How To Be A Better Mountain Medic ... High Altitude Psychosis (Part 3)



Posted by Jeremy Windsor on Jun 22, 2019

Following on from High Altitude Psychosis Part 1 and Part 2, John Laughlin got in touch about his experience as a ultra endurance athlete. Here's what he wrote...

"My experiences with hallucinations (or more commonly illusions as usually they are distortions of objects that are actually there) are many. Mostly these have been in expedition length adventure races but have occurred in shorter 2-3 day races. Indeed I had some just this past weekend while competing in a race that took us 33 hours. Usually they appear when doing a monotonous activity and this weekend it was kayaking down a flat calm river in the bright morning sunshine when the riverside foliage took on the appearance and movement of various animals. I swear I saw rhino, a gorilla's head and a bull frog with the rear end of a squirrel. At that time, of Jim Duff's High Altitude Quintet I was only exhausted - mentally, as physically I felt fine - but definitely sleep deprived. 

In a previous 1100km race in Sweden I remember riding through the night in drizzly rain on monotonous fire roads with millions and millions of tall trees that all looked the same. When we came out of the forest I remember seeing some farm buildings on stumps which took on the shape of African safari animals and in my mind started to chase us. My teammate told me they were stampeding after us and we had to sprint to get away from them. I genuinely feared we were going to get crushed and smashed out the next 10km at max effort until my team caught me to tell me they were only joking! 


The 2016 World Adventure Racing Championships took place in the Shoalhaven region of New South Wales. The course was approximately 600kms long and teams of 4 covered the ground on foot, mountain bike and raft. Teams took anywhere between 4 and 9 days to complete the course.


At the tail end of the World Adventure Racing Champs in Oz in 2016, after 110 hours of racing with 5.5 hours of sleep my teammate was convinced he was playing tennis with a couple of teenagers - at 2am in the pissing rain after 20km of trudging along a flat sandy beach. 


At 1000 miles long, the Iditarod is the world's longest winter ultra marathon. It takes place in Alaska and is undertaken on foot or mountain bike. Leading competitors take between 3 and 4 weeks to complete the course.


Another friend, Andy Heading, while racing his mountain bike alone in the Iditabike race in snowy Alaska spent a while conversing with the Pope who was sat on a rock eating chocolate biscuits. I have frequently seen sticks that look and move like snakes which scare the crap out of me (which is less concerning than the times when I'm not hallucinating and see actual snakes that look like sticks!). 

Much less common for me at least have been the auditory hallucinations - perhaps mostly being with other people on my adventures has an effect on this?

Most of my visual symptoms seem to be influenced by the monotony of the activity that I've been doing - flat road/trail, flat water, repetitive actions - I can imagine similar issues with polar or ice cap travel and mountaineering in poor visibility/whiteouts. The tired brain seems to want to fill in the gaps for whatever reason. We use No Doze/Pro-Plus tablets a lot to help - I'm not sure if this is something high altitude mountaineers frequently use on summit pushes? I don't think, for me anyway, that it's been related to fear - I'm usually at my most alert and best mental clarity when I'm shitting myself or hurting like crazy!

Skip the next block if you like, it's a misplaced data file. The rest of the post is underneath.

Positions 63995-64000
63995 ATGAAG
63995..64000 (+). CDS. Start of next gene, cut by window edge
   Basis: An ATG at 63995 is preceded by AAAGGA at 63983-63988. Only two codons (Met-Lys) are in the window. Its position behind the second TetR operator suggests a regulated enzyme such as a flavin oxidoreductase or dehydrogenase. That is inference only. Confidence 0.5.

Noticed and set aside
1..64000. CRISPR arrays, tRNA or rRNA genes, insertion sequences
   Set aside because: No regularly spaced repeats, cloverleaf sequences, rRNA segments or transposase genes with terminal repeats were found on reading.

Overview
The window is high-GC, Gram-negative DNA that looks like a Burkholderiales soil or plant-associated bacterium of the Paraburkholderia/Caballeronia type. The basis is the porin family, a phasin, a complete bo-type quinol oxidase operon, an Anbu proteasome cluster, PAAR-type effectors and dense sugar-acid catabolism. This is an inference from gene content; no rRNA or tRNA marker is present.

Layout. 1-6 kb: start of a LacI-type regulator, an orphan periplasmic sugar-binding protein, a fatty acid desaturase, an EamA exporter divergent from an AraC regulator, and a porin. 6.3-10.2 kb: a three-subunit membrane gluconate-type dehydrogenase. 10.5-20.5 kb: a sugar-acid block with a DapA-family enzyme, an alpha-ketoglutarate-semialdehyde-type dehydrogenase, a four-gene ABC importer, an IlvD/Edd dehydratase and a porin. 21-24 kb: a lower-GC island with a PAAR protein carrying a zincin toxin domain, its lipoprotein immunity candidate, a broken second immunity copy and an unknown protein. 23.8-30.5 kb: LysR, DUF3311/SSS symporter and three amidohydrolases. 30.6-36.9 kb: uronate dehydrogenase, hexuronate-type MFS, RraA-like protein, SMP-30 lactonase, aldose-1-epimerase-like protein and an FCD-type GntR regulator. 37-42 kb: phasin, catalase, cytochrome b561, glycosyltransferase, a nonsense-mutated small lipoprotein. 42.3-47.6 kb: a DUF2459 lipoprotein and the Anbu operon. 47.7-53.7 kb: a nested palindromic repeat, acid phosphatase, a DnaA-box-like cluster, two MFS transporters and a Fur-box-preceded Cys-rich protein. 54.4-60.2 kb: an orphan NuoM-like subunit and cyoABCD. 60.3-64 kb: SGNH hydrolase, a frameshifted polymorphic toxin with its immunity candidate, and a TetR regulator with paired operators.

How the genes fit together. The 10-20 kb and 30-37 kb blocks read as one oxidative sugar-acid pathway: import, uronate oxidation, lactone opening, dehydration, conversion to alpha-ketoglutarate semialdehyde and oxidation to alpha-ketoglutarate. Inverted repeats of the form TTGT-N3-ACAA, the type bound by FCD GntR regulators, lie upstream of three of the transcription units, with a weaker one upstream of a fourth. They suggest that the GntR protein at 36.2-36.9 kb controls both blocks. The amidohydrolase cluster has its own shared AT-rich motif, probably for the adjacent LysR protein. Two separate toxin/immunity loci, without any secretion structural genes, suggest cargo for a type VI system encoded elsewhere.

I haven't ever been to high altitude, other than Mont Blanc summit, but that was a quick run up and down on a beautiful day so little time for altitude problems to occur, so I can't really comment on Jim Duff's High Altitude Quintet. While I have frequently been cold, mildly dehydrated, tired and hunger flatting, I've never been hypoxic and my symptoms have occurred with or in isolation to any of them.

It's a fascinating aspect of endurance activities and thankfully for me all these visions have been harmless, but I do wonder if other see or hear things that encourage them to do something more risky or harmful with disastrous outcomes..."

 

To address your article questions:

1 You hear your own thoughts spoken aloud in your head so that someone near might be able to hear them. Don't think so.

2 You have a conversation with a person who is not really there. Yes done that.

3 You sense the presence of another being, despite being unable to see any evidence. Yes.

4 You feel like you cannot distinguish if you are awake or dreaming. - Definitely

5 You see a person or person's face in front of you even if no one is in fact there. On a few occasions.

6 You see shapes, lights or colours even though there is nothing really there. - Yes.

7 You hear your own thoughts repeated or echoed. Yes, occasionally.

8 You hear sounds or music that people near you don't hear. Yes, definitely.

9 You hear voices saying words or sentences when there is no one around that might account for it. Rarely.

10 You find that your experience of time changes dramatically. 100%!

11 You see things that other people cannot. 100% - Although, even more interesting is when others in the team also see the same thing when we both know it isn't there!"

Exhaustion is clearly enough to trigger psychotic symptoms!


Thanks John for contributing to STDZ!

 


1 thought on “How To Be A Better Mountain Medic ... High Altitude Psychosis (Part 3)

Stuart commented 3 weeks, 4 days ago
Ditto everything. Still think my rock shaped troll hallucinations are my favourite

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